I then ask them to give me two new numbers — any two positive integers [that are 10 or less, for now] — and the computer will draw a new picture. As each set of new numbers is entered and the corresponding picture is generated on the screen, I ask students to jot down their “I notice, I wonder” in Google Form and to draw a rough sketch of it in their journal. After a few sets of numbers, I ask students to imagine and/or draw a rough sketch of what they *think* the picture will look like **before** I hit the *update* button.

These are the pairs of numbers they’d asked for and their corresponding pictures, listed in the order that was asked.

I love that the kids are asking for…

- 6, 6 after the initial 1, 1
- 3, 8 after 3, 1 (keeping one number the same)
- 8, 3 after 3, 8 (reversing the numbers to see if anything changes)

But, when sets 9, 9, and 7, 1 are asked at the end there, I say to the class, “Hey, what if figuring out this puzzle — which is how the computer draws the picture given two numbers — gets you a million dollars. And you get to ask for sample sketches like you’ve been asking, except that each sample costs you some money! So, make each request worth it. Let it prove or disprove your conjecture. Ask carefully.”

I love the *OHHH*s and *AHHH*s after each picture is revealed. But no one is claiming that he/she had drawn the same diagram. I pause longer for them to write down their noticing and wondering.

I now say, “You may only ask for four more sets of numbers. Remember, make a request that would test your conjecture.”

I ask a normally quiet student. She says, “10, 3.”

Another student wants to know what “100, 5” looks like.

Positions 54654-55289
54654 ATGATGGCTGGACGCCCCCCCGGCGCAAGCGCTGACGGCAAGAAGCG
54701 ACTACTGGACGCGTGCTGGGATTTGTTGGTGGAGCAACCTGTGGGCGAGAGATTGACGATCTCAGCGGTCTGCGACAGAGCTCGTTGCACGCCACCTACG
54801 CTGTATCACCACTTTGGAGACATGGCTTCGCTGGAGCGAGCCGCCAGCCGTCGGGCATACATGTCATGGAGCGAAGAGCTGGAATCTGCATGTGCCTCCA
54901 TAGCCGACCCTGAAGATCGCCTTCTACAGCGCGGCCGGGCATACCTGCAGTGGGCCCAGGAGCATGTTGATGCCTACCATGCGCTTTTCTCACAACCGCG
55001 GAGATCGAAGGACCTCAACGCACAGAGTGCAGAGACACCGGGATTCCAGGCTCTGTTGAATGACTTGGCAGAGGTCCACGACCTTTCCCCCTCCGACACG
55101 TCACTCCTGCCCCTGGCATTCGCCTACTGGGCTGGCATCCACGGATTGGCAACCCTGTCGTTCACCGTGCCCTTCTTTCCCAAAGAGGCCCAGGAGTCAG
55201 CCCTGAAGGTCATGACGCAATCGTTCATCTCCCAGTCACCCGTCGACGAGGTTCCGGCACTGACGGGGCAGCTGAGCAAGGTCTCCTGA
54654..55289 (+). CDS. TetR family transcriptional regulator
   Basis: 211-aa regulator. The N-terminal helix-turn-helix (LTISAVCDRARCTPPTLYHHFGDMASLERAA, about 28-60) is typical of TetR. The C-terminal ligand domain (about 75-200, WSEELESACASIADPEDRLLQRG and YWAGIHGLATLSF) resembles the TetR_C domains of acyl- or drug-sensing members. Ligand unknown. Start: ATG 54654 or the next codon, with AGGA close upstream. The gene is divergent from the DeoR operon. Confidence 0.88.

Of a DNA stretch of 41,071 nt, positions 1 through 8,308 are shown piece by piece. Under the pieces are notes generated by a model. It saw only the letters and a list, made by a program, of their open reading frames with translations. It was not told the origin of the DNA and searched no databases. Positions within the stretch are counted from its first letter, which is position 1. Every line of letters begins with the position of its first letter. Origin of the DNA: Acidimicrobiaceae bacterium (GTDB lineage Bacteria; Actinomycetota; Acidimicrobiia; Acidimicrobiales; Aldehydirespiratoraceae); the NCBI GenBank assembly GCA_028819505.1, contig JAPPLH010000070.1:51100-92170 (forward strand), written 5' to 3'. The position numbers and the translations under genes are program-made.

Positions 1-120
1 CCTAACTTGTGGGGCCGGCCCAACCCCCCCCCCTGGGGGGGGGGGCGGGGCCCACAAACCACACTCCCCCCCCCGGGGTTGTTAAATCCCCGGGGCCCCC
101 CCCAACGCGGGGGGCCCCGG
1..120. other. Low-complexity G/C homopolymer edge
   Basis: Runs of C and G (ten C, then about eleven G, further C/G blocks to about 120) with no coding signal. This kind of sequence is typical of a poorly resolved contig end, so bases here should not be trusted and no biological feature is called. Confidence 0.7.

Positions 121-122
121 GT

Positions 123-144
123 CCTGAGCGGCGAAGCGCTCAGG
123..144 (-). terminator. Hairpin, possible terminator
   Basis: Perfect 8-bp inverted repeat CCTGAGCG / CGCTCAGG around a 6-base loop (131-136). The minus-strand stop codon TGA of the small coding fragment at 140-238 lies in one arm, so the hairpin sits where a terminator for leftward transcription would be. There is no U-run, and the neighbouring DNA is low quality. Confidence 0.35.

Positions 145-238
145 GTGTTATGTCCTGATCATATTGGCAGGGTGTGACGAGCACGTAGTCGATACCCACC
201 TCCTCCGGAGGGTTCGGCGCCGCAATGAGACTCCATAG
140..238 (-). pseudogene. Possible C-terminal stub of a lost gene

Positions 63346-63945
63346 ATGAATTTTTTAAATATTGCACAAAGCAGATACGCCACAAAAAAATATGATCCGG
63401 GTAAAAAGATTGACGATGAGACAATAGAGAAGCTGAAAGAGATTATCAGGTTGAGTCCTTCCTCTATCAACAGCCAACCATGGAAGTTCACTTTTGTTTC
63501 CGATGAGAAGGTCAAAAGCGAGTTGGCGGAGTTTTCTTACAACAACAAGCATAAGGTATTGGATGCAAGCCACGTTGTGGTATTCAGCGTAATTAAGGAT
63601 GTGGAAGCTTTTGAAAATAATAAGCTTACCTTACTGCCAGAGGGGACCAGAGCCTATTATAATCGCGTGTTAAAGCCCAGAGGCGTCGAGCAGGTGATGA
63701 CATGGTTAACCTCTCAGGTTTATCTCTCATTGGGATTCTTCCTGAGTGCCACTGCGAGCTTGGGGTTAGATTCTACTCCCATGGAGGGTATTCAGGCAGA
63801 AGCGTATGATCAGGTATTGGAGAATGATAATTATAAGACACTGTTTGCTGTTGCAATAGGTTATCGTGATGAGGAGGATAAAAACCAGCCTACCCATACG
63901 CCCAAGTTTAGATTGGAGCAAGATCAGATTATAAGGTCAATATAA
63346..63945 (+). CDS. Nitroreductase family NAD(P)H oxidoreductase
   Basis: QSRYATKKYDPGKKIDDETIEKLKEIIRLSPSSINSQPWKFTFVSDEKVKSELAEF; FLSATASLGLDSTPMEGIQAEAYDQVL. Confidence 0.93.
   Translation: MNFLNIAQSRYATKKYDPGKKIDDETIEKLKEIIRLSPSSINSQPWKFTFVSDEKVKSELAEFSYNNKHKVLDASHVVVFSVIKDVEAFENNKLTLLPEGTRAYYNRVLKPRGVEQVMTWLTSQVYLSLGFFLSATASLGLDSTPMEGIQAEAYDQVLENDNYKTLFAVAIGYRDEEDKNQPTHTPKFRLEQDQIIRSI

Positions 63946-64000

“What about 8, 5?” I reply, “Sure, but draw it in your journal first.” They are fully engaged. Then I say, “Now, share your drawing with a neighbor.”

I ask, “Did anyone sketch the same thing as their neighbor?” They’re shaking their heads, and I say, “That’s pretty crazy! Do you think yours is more ‘correct’ than your neighbor’s?”

I reveal 8, 5.

The last request is 23, 75.

What some of them have written [with minor edits from me]:

When we did the same two numbers the shape didn’t change but when we did different numbers it changed. Why does it divide into little parts within a square when we put 3,8? When we did 8,3 the number switched around. I wonder if the two numbers are dividing to make the shape. How can you figure out the number when it can’t divide easily. My drawing for 8,5 was one whole and 5 little squares. The 23,75 was a little confusing to me.

They’re different, they are the length and width, and when the two numbers are the same it’s just one cube. I notice that if it can be simplified, it is. Example: 6,2 = 3,1. I don’t understand 8,3, 5,9, 23,75 or 8,5. But I did notice that the smaller the parts of the shape are, the lighter shade of blue they are.

I observe that when the same numbers are entered it equals to a blue square. If the first number is bigger than 2 then it will add one more square. I wonder if you double the number for each number will it be the same shape. I wonder why for 3,8 it has one square with three parts. I observed that if you divided the first number by the second it will equal to the number of squares. For 8,5 I didn’t get the right sketch. The sketch was one square with half of a square cut in half, then in one half is has a strip that is cut in half. I wonder why it has half of a square. I think that my answer for how it figures it out is right, but I don’t know how it comes up with that picture for 8,5.

When you do 1 and 1 it doesn’t change because we tried 6 and 6 it didn’t change and if we put 3 and 1 it did change. I saw that when we did any number like 3 and 1 is 3 ones. So I think that all you have to do is divide something by something = the first number that you put in but if you can’t divide by 2 then I’m wrong. I’m not sure that I got this right but this is what I think.

For the first one 1 and 1 I thought it would be a small one by one cube. What threw my off was the 6 by 6 because the size did not change. For the 8 and 5 I drew a big block and and 5 little ones, but my image was wrong. I also wondered if the first number was the amount of shapes that would appear, but I was wrong again. I don’t understand yet. I tried looking for a pattern, but couldn’t find one.